Mo Mowlam: Some lessons for the Middle East from the Ulster peace process

Mark Steel: Don't ask for the evidence, just nuke Baghdad

Leading article: At last, the Security Council equates Palestine and Israel
It is the "vision" thing again. When President George Bush wanted Arab support for the US bombing of Afghanistan in September, he suddenly announced he had a "vision" of a Palestinian state. Then it disappeared off his radar screen.

Yet now it's back in a watered-down, US-framed UN resolution that affirms "a vision of a region where two states, Israel and Palestine, live side by side..." Could it be that Mr Bush has another war in mind for the region, that perhaps Vice-President Dick Cheney, now touring the Arab world and Israel, wants Arab support for an attack on Iraq?

UN resolutions don't disappear as fast as presidential "visions" and the world now has the idea ? and it's only an idea ? embedded in a serious UN document. Indeed, it's probably the first time the UN has had a "vision" about anything. But it fails to address the far more important point of UN Security Council resolution 242 of 1967, upon which the Oslo agreement was supposed to have been founded. It calls for Israeli withdrawal from territories it occupied in the Six Day War. Yesterday's UN resolution makes no reference to the occupation of the West Bank and Gaza (nor to the occupied Syrian Golan Heights) and thus presents the world with an image, or "vision", of two sides fighting on level ground.

When it "demands immediate cessation of all acts of violence, including all acts of terror, provocation, incitement and destruction...", it is unclear whether the Security Council believes Israel is occupying Palestinian land or whether it thinks that the Palestinian Authority is occupying Israel. Which is why the original Syrian draft resolution, which specifically talked about Israel as the "occupying power", was withdrawn ? along with its call to Israel to respect the Geneva Conventions protecting civilians under occupation. Syria abstained from the vote. Israel's UN ambassador called the latest resolution "balanced".

The only verbal connection between the new resolution and the all-important 35-year-old 242, which specifically refers to occupation, is the vaguely worded call for the states to live "within secure and recognised borders". No mention of Jewish settlements for Jews and Jews only on Arab land, no mention of east Jerusalem as a Palestinian capital, or a right of return for any refugees. Like the Oslo agreement, this latest resolution leaves these critical issues out of the "vision", as presumably something to be resolved later.

It was left to the UN Secretary General, Kofi Annan, to express his revulsion at the current level of violence, to refer specifically to Israel's "illegal occupation" and to "morally repugnant" Palestinian suicide bombings. This is better than nothing but Mr Annan's words are not written into any resolution. The Security Council, now that the US has weakened its new resolution, makes no moral judgements at all, even though the illegality of Israel's occupation partly hinges on the Council's own 242 resolution calling upon Israel to withdraw.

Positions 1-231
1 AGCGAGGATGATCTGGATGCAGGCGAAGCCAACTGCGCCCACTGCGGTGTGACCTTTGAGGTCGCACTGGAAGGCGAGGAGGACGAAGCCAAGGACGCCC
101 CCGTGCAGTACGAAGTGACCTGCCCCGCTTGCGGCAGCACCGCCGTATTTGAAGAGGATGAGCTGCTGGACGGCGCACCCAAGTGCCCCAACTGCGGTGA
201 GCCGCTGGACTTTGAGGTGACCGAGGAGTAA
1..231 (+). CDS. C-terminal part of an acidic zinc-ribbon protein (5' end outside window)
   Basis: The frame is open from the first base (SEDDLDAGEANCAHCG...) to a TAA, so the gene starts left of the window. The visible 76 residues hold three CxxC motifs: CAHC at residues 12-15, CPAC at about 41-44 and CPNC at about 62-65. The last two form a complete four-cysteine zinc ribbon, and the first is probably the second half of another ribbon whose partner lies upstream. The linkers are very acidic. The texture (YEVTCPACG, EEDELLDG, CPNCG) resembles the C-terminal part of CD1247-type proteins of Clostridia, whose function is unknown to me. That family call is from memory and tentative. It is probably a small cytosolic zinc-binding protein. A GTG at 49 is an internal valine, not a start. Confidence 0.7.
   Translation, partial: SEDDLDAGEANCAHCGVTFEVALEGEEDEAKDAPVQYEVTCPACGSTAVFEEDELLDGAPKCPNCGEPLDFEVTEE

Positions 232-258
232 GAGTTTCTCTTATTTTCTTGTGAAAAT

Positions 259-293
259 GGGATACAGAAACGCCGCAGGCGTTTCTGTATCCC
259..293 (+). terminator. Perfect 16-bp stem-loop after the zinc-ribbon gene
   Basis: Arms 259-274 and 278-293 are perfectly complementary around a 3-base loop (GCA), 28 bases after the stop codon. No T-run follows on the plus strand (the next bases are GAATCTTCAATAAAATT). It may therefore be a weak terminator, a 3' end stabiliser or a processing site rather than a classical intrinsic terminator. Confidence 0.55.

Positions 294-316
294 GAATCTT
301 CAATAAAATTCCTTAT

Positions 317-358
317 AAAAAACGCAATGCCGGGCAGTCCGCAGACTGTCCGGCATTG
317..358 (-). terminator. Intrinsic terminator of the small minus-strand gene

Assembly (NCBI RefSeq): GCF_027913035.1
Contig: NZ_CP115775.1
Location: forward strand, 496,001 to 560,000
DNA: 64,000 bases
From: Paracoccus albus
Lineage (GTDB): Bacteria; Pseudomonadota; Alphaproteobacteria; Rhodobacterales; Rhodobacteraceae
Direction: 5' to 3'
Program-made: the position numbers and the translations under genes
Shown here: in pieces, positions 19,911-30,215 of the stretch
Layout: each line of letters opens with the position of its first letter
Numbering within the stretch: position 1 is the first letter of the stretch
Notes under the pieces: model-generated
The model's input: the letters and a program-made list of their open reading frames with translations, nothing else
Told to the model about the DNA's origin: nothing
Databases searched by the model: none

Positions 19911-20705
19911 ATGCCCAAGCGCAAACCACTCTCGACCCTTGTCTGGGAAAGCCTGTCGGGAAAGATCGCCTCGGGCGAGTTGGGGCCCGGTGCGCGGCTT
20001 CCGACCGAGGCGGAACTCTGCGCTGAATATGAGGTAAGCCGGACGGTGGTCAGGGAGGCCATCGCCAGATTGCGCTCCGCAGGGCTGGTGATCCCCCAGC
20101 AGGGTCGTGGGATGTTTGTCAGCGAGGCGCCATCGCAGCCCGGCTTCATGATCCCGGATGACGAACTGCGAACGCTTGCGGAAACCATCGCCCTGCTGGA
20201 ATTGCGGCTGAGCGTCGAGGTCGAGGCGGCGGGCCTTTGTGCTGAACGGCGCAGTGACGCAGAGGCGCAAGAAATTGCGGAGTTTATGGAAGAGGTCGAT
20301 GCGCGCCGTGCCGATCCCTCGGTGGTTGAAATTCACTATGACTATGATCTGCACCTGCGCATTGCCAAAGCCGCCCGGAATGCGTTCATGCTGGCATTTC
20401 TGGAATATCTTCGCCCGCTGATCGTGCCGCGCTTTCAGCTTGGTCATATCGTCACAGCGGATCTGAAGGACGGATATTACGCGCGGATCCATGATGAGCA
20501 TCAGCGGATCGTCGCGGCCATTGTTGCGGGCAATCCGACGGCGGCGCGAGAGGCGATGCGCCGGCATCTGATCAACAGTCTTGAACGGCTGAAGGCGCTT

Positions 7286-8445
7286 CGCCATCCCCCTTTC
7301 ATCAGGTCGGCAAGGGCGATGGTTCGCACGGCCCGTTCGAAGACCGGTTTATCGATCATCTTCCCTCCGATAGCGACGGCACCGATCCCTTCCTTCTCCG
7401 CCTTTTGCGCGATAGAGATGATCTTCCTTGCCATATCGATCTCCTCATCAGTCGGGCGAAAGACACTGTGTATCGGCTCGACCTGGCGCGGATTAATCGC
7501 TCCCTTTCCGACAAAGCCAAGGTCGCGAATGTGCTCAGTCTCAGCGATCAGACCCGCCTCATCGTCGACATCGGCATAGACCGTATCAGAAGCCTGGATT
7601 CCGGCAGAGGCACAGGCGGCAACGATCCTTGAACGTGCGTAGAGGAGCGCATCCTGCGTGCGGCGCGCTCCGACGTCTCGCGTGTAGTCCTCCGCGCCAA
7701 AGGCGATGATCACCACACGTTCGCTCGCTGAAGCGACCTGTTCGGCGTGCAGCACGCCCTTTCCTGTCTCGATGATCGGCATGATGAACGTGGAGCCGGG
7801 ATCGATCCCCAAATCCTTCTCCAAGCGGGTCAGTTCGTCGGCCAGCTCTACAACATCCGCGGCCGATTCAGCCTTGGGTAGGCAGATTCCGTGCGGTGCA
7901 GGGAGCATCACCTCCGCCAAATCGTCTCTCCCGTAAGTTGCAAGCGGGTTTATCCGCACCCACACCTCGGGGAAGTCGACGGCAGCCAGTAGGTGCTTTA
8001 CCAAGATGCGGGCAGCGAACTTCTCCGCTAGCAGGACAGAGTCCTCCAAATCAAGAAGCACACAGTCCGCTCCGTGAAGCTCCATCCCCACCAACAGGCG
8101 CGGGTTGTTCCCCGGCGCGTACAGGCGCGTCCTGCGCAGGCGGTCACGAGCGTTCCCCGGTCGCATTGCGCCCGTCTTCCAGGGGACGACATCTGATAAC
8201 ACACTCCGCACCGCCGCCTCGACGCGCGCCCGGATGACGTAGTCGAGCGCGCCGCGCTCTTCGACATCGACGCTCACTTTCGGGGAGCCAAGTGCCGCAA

As always, the Arabs ? anxious not to alienate the Americans ? had to clap their hands at the "vision" bit, as if it contained the seeds of Palestinian sovereignty. Yasser Abed Rabbo, the so-called Palestinian Information Minister, said it represented a "defeat" for the Israeli Prime Minister, Ariel Sharon ? which is nonsense because the US would not have proposed the text unless it met with Israel's approval ? and called for "direct international intervention to implement this resolution through ending the Israeli occupation and evacuating all the Israeli settlements" from Palestinian land. But there's nothing about international intervention in the UN text, nor about settlements.

All in all, then, a pretty vision, to run alongside Saudi Crown Prince Abdullah's own watered-down version of resolution 242. Let's see how much it helps Mr Cheney as he seeks approval for yet another Middle East war

Post#72 at 03-17-2002 03:32 PM by [at joined #posts ]
03-17-2002, 03:32 PM #72

This article is about thousands of young demonstrators in Jordan and Egypt chanting shouts of "Saddam, bomb Tel Aviv" and "Dear Osama, bomb Tel Aviv too". They not only burned Israeli flags. They burned American as well as Israeli flags and pledged to boycott American and Israeli products.
These are not Nazis. They're just misunderstood people. And thank your failed, watered downed, liberal media for not reporting this to you. I just did.

They're definitely heading towards 4th Turning if they aren't there already. They just need a spark like our spark was 911. maybe it'll be the US bombing of Iraq. It really won't matter. They'll get you and me. And remember. They're just misunderstood.

Post#73 at 03-17-2002 04:06 PM by Rain Man [at Bendigo, Australia joined Jun 2001 #posts 1,303]
03-17-2002, 04:06 PM #73
Join Date
Jun 2001
Bendigo, Australia

On 2002-03-17 12:32, JayN wrote:

This article is about thousands of young demonstrators in Jordan and Egypt chanting shouts of "Saddam, bomb Tel Aviv" and "Dear Osama, bomb Tel Aviv too". They not only burned Israeli flags. They burned American as well as Israeli flags and pledged to boycott American and Israeli products.